Debra J. Saunders

Despite his erstwhile criticism of federal mandatory minimums, America's first black president may be of little to no help to her. I thought President George W. Bush was stingy with the pardon power, but Bush did issue two commutations in his first term, 11 total, as well as a total of 189 pardons. The Bush record beats Barack Obama's one commutation and 22 pardons.

Maybe Obama will be better after the election, some hope, when, win or lose, he could commute sentences without fear of alienating voters.

Political science professor P.S. Ruckman expects only "the usual tinkling of December pardons." If, however, Obama does issue a spate of commutations, expect some crony clemency, like Clinton's out-the-door pardon of well-connected rich fugitive Marc Rich.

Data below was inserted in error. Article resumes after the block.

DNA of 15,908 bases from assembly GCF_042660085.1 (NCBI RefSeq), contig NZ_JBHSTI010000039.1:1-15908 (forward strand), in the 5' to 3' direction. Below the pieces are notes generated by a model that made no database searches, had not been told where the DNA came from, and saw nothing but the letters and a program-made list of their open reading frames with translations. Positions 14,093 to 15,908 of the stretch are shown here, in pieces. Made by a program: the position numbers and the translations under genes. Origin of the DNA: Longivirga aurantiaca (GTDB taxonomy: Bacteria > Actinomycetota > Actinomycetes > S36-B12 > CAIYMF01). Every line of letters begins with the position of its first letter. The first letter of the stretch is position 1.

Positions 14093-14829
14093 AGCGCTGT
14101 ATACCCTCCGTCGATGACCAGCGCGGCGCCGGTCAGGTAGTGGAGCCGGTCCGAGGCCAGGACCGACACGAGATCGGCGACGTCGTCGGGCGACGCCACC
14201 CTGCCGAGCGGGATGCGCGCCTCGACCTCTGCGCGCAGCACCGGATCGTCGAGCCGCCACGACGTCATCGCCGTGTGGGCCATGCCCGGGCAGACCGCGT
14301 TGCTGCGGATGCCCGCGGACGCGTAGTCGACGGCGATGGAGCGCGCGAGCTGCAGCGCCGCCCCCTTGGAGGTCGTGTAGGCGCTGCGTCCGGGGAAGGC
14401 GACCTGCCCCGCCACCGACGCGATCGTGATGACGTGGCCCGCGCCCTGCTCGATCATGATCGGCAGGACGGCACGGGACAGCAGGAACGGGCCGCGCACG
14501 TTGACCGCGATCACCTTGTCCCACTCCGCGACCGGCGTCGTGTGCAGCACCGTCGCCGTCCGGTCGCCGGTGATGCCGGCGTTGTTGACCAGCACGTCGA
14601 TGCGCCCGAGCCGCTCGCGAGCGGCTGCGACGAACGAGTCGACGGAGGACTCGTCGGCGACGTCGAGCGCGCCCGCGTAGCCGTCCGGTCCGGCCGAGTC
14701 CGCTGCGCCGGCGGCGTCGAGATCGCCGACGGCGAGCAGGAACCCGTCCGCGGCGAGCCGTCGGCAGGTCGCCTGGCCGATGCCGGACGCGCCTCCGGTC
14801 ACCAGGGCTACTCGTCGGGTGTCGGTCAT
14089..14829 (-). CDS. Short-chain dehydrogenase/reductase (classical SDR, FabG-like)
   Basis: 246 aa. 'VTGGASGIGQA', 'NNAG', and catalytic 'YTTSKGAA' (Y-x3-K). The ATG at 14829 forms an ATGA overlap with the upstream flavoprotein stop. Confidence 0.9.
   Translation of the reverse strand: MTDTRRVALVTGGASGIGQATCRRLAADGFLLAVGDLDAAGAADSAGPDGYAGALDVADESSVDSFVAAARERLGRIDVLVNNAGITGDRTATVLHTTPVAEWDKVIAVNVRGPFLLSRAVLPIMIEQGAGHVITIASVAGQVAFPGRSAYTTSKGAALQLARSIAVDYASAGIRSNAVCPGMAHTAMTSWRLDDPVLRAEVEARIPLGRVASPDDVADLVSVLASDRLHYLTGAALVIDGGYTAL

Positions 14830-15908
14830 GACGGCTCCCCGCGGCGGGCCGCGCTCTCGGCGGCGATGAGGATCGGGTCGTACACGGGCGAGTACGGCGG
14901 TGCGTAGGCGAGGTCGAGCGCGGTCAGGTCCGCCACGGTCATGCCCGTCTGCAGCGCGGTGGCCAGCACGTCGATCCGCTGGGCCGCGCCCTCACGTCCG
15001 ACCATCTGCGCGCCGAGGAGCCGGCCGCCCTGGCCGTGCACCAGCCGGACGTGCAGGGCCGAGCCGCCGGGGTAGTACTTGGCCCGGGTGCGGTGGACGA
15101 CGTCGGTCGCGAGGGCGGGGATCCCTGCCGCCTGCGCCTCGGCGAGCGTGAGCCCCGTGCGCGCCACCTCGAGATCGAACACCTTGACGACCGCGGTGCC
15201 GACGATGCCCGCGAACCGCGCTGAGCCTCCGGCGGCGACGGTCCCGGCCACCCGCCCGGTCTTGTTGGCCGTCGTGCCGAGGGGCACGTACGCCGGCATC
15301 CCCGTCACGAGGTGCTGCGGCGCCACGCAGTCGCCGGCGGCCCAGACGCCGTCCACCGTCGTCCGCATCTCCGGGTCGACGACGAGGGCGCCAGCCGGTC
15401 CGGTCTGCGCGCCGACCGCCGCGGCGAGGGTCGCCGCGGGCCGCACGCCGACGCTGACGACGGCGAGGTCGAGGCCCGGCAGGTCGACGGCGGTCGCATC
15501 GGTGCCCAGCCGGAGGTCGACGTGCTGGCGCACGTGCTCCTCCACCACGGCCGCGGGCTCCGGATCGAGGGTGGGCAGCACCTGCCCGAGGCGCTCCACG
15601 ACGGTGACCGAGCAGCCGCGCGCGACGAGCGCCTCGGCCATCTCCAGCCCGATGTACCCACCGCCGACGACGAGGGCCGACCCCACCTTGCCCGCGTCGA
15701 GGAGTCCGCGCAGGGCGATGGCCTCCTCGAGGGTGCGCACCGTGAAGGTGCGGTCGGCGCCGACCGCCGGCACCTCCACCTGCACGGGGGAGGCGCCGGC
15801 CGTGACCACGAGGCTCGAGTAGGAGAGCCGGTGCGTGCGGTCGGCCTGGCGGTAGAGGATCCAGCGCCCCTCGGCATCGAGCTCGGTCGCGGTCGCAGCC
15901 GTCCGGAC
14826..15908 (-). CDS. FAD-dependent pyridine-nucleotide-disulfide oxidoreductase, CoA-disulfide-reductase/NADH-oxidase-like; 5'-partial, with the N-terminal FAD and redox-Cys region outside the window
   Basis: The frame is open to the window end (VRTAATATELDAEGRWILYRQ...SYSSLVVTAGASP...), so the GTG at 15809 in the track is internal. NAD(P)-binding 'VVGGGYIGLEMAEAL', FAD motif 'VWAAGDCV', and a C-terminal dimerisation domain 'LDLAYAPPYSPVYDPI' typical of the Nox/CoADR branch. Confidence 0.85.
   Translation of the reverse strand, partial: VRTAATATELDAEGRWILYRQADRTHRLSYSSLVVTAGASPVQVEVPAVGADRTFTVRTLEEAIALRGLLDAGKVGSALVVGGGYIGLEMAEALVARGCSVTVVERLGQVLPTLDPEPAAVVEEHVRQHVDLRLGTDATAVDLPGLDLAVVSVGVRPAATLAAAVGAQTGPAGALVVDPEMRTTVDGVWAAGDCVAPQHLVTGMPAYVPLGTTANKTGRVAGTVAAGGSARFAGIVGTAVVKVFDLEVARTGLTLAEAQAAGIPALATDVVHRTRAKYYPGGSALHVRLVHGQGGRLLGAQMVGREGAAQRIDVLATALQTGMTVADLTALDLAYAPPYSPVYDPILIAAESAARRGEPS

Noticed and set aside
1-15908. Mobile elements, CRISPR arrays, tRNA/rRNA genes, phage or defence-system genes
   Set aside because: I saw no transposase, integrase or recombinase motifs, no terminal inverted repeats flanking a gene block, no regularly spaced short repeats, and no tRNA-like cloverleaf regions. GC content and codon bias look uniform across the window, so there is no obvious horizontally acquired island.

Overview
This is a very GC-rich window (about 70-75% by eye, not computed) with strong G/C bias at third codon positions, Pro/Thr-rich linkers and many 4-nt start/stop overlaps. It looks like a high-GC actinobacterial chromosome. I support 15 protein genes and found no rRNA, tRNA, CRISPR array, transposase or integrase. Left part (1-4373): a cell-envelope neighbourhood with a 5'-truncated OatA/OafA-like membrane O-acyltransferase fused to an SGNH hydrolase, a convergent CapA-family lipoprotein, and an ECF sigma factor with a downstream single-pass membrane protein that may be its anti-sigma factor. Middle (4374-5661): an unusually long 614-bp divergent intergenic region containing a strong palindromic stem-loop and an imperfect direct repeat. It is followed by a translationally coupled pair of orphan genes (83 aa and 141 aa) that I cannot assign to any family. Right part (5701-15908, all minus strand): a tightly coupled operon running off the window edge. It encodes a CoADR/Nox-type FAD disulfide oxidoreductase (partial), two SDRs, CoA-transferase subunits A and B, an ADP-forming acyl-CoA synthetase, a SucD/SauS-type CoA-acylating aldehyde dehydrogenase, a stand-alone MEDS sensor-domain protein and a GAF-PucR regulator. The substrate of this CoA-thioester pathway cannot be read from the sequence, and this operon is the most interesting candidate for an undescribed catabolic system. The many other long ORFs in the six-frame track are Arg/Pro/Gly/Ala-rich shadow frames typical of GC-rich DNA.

Mitt Romney is "no big ball of hope," either, Ruckman said of the other guy. As Massachusetts governor, Romney granted none of the 15 pardon or three commutation recommendations sent from his parole board.

Conventional wisdom holds that there is no political upside to granting pardons and commutations. In the end, however, presidents often find some mercy for their pals. The question is whether they can spare a shot at a second chance for the average unconnected offender.

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Debra J. Saunders

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